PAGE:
Rising commodity prices including steel which is the dominant part of a wind turbine are slowing down orders and wind projects, but at the same time higher energy prices are making wind power more affordable. But many wind turbine farms are based on negotiated electricity prices and if Vestas passes on all the cost increases then these projects may no longer be profitable for the operator. So the volatility in steel prices is making planning more difficult and Vestas may suffer from this conundrum for a while. The long-term outlook for wind turbines does still long strong as governments and COP26 talks show huge support for the transition to renewable energy sources. The question is whether investors will look past the next year and keep Vestas at these high equity valuations (valued at 30x FY22 earnings).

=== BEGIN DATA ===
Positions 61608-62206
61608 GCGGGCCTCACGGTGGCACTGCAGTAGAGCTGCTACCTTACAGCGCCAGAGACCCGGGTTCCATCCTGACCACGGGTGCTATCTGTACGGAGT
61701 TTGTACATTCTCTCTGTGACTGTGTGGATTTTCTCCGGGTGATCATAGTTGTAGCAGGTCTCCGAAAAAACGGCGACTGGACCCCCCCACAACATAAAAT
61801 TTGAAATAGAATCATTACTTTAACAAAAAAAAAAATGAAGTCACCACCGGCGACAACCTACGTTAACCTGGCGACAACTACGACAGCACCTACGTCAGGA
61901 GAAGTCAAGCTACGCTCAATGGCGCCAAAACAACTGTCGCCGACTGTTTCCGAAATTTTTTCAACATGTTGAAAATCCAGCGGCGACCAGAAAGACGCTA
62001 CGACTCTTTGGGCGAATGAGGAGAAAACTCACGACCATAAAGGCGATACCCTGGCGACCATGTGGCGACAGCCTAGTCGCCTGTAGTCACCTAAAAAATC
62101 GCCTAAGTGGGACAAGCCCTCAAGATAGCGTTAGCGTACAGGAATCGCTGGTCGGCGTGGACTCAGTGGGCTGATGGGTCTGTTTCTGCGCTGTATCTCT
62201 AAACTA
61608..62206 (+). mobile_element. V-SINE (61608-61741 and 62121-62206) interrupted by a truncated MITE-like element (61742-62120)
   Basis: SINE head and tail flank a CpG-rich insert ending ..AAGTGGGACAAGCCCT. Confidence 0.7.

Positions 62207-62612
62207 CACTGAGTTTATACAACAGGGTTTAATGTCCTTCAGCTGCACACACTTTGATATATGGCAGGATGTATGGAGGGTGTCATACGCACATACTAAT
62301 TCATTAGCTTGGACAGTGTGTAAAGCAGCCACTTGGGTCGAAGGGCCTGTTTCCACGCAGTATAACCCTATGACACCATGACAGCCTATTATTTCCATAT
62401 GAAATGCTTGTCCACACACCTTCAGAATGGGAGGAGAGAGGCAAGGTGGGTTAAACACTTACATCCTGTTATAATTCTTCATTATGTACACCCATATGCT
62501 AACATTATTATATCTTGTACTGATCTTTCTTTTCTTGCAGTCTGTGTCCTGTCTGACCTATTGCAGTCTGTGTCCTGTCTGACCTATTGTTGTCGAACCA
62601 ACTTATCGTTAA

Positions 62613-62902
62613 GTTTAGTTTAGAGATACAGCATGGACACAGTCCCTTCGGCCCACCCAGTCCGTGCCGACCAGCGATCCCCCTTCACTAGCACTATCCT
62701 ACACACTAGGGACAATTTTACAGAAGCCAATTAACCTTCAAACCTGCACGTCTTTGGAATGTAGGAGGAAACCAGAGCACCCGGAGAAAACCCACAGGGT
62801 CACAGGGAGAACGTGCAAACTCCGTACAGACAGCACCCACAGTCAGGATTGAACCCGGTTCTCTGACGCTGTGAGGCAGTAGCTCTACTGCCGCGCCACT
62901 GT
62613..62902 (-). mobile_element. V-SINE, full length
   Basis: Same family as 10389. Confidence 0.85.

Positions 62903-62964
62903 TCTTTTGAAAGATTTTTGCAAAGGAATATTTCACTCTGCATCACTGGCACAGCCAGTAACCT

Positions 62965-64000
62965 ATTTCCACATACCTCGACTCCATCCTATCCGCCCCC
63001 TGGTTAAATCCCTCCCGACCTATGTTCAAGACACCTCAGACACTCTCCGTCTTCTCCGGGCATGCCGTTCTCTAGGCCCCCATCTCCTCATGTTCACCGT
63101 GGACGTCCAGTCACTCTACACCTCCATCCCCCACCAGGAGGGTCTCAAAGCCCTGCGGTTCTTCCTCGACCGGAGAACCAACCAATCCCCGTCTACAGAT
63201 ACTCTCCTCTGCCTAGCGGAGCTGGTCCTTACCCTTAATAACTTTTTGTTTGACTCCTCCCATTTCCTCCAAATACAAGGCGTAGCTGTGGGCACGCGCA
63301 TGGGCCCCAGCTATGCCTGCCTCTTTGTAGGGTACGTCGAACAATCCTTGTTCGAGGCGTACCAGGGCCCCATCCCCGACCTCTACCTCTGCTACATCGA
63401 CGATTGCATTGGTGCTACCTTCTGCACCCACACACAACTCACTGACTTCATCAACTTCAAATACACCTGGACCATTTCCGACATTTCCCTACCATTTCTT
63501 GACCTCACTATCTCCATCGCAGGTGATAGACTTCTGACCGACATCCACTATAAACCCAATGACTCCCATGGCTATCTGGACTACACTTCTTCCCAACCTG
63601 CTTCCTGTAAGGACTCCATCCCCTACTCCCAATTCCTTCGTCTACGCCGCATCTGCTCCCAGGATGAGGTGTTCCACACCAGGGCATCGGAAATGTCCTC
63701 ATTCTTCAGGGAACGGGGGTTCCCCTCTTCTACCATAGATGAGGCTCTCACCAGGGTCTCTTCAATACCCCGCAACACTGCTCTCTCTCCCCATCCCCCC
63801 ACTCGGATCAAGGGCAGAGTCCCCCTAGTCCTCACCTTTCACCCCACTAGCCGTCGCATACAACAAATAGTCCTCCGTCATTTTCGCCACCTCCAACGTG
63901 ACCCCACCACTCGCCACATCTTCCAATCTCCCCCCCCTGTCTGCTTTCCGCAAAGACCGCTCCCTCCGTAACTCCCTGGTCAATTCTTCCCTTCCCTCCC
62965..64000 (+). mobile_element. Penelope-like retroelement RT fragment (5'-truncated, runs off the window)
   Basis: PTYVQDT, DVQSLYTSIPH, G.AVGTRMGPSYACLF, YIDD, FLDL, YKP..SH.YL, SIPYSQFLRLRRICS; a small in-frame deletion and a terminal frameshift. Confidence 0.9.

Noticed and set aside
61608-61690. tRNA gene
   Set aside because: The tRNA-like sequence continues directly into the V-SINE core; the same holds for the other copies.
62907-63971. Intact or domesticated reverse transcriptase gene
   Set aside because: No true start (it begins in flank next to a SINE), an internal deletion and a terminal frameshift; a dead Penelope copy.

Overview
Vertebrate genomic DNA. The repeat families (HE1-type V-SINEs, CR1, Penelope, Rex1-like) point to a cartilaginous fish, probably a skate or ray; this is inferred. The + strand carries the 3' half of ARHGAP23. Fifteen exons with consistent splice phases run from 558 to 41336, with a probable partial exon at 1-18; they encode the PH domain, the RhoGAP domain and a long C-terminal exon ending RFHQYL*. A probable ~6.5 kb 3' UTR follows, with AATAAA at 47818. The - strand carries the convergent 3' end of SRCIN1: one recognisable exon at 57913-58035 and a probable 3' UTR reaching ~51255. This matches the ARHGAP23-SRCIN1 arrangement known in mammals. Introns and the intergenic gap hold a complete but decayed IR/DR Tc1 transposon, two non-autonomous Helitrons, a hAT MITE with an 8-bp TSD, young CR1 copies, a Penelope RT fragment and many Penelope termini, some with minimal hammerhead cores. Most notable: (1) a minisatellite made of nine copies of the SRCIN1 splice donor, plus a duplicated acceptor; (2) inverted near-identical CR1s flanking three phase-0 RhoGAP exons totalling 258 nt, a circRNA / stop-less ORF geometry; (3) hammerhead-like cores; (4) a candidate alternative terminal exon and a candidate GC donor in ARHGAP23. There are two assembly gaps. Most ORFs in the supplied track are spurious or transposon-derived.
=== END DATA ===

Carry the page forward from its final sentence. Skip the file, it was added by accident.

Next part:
Sentiment sours on Orsted despite earnings beat
Orsted reported earlier Q3 EBITDA of DKK 3bn vs est. DKK 2.8bn and revenue of DKK 14.5bn vs est. DKK 9.8bn, driven by the centralized heating and power business offsetting weakness in its offshore wind power business that has been hit by historically low wind speeds this year costing the company DKK 2.5bn compared to the first nine months of 2020. The company announced that it is divesting 50% of its Greater Changhua 1 wind farm and earlier this year it sold a portion in a zero-subsidy German wind farm underscoring the investor demand for these wind farm projects. Shares are nevertheless down 5% in today’s session as investors might be questioning the valuation relative to the growth in the business.